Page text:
Upon the outbreak of war on 4 August 1914 many experienced soldiers came forward to join the expeditionary force the Australian Government promised the imperial government in London. One of the earliest who had combat experience was Dugald Maxwell Lockwood Graham. When he applied for a commission as an officer in the new AIF he was a 41-year-old farmer, ex-banker and part-time soldier. He had been a lieutenant in South Africa in 1901 during the Boer War and had served with the Queensland Rifles in 1898. As an officer fewer details are available of Dugald than from the private soldiers. He was born on 8 February 1873 on Calliope Station; was almost 6’ tall and weighed 164 pounds, and was of the Church of England religion. He was educated at the Toowoomba Grammar School (1885-1888).
On 19 August 1914 Dugald applied for a commission in the AIF at Ayr in north Queensland where he owned a sugar farm. He was the son of the late John Lockwood Graham and Georgina Eliza Graham of Calliope; his mother was written as his NOK and her address stated as “The Hermitage”, Toowoomba. (“The Hermitage” was a notable pioneer home on the northern fringe of Toowoomba on Hermitage Road.) After the war she wrote on the historian’s circular that Dugald’s home town was Toowoomba.
Dugald was posted to the 2nd Light Horse Regiment as a Captain and sailed with the first contingent from Brisbane on 24 September 1914 aboard A15 Star of England. The ships of this first expedition congregated at Albany in Western Australia and crossed the Indian Ocean facing the threat of the German raider Emden. After the RAN’s first victory at sea when HMAS Sydney defeated the Emden, the force arrived safely in Egypt. The Light Horse regiments continued training after the infantry left Egypt for Gallipoli in March 1915, but within weeks of the Landing on 25 April they were embarked without their horses as reinforcements for the peninsula. Dugald and the 2nd LHR went ashore at Gallipoli on 12 May 1915.
The situation on Gallipoli had reached a stalemate within a few days of the desperate fighting of the Landing. The fighting remained intense, but as in France in 1914, both sides had resorted to trenches as the means of holding their ground. The 2nd LHR were put into the line at Quinn’s Post, one of the most deadly places on the peninsula, where the two sides were only metres apart, well within throwing distance of a “bomb” (hand grenade), a weapon monopolised by the Turks in the early weeks. On 15 May a group of 60 men from the 2nd LHR still quite inexperienced in front-line fighting, were detailed to make a night assault on the Turks at Quinn’s, the intention being to disrupt the Turkish bombers and fill in their access trench to the bombers’ post. Part of the attacking force was led by Dugald Graham. Unfortunately, the Turks were very alert and fired on the raiders as they left the Australian positions. Dugald Graham was killed in action, one of 46 casualties suffered by the raiding party. The raid is described in detail by Charles Bean in the Official History, Vol 2, pp 120-126.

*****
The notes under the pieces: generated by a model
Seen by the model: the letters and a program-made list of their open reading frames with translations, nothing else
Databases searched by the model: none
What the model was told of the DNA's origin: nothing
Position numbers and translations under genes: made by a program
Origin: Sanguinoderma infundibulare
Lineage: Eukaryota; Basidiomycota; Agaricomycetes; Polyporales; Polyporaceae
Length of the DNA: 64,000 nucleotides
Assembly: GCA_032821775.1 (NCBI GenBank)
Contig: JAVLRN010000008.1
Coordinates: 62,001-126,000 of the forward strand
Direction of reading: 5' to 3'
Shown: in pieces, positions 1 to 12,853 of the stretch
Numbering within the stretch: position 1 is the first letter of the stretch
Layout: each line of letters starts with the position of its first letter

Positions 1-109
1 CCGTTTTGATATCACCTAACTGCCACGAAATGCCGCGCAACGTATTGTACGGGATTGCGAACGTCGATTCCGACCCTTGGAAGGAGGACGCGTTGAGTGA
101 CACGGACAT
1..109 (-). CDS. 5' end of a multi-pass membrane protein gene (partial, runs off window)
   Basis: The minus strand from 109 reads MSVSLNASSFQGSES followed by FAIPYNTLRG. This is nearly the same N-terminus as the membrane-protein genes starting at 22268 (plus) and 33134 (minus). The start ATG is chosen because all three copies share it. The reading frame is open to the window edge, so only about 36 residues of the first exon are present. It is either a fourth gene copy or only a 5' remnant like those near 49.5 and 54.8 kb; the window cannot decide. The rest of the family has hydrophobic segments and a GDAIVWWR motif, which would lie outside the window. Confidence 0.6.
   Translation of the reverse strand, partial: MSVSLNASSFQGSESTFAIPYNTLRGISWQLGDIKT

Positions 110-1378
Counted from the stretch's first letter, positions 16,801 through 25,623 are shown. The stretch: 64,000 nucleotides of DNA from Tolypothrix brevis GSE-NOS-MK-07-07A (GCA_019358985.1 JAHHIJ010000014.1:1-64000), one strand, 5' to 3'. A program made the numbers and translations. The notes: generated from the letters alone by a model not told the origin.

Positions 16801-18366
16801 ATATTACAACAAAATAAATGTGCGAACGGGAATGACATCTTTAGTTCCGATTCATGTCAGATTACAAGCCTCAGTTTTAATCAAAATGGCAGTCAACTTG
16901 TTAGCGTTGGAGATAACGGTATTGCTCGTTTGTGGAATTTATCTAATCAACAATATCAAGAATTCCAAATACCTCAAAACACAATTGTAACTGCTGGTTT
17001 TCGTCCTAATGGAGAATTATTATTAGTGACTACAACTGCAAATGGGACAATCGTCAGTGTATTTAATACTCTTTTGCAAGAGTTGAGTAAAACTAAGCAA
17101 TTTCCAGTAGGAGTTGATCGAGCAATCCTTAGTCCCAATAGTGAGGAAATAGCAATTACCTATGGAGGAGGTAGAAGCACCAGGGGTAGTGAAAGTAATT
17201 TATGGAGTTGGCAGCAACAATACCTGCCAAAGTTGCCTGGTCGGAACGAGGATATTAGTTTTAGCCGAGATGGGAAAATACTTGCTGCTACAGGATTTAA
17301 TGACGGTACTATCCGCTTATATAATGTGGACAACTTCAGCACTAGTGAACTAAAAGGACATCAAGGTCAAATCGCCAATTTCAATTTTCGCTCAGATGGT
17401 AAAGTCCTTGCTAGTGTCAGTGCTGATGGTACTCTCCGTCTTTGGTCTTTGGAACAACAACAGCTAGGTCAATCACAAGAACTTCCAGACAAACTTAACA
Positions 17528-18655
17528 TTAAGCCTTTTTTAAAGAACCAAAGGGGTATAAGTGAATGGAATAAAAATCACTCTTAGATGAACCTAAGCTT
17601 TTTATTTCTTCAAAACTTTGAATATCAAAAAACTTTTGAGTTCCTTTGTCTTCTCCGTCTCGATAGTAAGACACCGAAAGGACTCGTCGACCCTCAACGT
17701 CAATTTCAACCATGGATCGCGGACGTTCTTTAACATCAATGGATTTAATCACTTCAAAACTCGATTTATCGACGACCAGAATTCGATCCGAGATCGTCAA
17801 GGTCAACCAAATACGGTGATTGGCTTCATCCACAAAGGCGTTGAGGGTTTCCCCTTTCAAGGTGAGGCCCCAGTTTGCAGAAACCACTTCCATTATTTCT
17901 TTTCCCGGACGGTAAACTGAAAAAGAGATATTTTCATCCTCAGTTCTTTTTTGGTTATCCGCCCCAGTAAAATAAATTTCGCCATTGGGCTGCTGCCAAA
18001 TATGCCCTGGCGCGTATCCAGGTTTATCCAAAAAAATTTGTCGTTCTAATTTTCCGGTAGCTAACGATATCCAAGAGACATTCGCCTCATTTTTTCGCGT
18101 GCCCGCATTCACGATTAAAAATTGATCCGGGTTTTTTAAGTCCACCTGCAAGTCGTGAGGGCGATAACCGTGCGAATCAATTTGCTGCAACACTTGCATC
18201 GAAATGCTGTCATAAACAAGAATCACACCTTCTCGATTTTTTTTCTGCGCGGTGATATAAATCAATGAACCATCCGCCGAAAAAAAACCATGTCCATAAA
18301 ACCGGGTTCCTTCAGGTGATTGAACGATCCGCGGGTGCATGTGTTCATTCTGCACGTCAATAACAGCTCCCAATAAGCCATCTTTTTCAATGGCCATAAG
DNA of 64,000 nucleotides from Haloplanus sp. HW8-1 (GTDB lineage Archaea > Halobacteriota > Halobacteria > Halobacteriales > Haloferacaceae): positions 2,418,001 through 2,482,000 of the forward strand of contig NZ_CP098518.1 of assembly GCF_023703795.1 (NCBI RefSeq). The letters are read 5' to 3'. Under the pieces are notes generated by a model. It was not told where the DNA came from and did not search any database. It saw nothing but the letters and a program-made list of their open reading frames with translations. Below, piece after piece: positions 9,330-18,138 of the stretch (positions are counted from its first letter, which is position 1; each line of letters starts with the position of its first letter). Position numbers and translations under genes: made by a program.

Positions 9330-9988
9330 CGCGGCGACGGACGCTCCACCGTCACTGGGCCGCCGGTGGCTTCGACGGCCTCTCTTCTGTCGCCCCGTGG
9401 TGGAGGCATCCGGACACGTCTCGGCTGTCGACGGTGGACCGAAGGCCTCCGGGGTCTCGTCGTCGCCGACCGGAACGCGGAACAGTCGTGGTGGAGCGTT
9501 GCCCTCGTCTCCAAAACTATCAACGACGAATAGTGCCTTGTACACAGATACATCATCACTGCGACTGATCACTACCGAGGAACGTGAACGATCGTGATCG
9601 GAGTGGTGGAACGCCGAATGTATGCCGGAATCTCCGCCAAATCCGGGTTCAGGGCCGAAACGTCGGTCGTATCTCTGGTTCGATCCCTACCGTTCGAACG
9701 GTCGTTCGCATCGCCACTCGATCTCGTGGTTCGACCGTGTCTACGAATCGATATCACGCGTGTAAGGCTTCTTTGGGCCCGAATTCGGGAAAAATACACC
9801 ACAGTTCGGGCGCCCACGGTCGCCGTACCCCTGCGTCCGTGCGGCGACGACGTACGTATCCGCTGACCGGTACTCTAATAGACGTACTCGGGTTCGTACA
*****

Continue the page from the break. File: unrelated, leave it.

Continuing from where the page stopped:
Dugald Graham is buried at the Quinn’s Post Cemetery (grave A.31) where almost 500 ANZACs lie who died in the intense fighting at the posts at the head of Monash Valley. In Toowoomba Mrs Georgina Graham received the medals and mementoes due to her son’s sacrifice. Dugald was 42 years of age when he died.
Toowoomba Grammar School Archive Records state that he started at the school on 1st February 1885 and left on 20th December 1888. He was a Lieutenant with the 4th Queensland Imperial Bushmen Contingent during the Boer War. The school magazine of November 1915 states, ‘Major Dugald Graham entered the school in 1888. He was prominent in school athletics. His parents, the Lockward Grahams, of Cranley, have been well known for many years in the district. How gallantly Dugald Graham died may be seen from these extracts. From the Secretary to His Excellency the Governor-General to Mr and Mrs Graham; ‘The King and Queen deeply regret the loss you and the army have sustained by the death of your son in the service of his country.’ ‘The Governor-General expresses heartfelt sympathy with you on the death of this gallant officer, who fell fighting for his country and the Empire.’ One of Graham’s men writes: ‘We had the misfortune to lose our commanding officer, Major Graham. He died a hero’s death and if ever a man earned the V.C., he did that awful night. He had carried in four of his men under a murderous fire and was going out again for a fifth when he was shot.’
Major Dugald Maxwell Lockwood Graham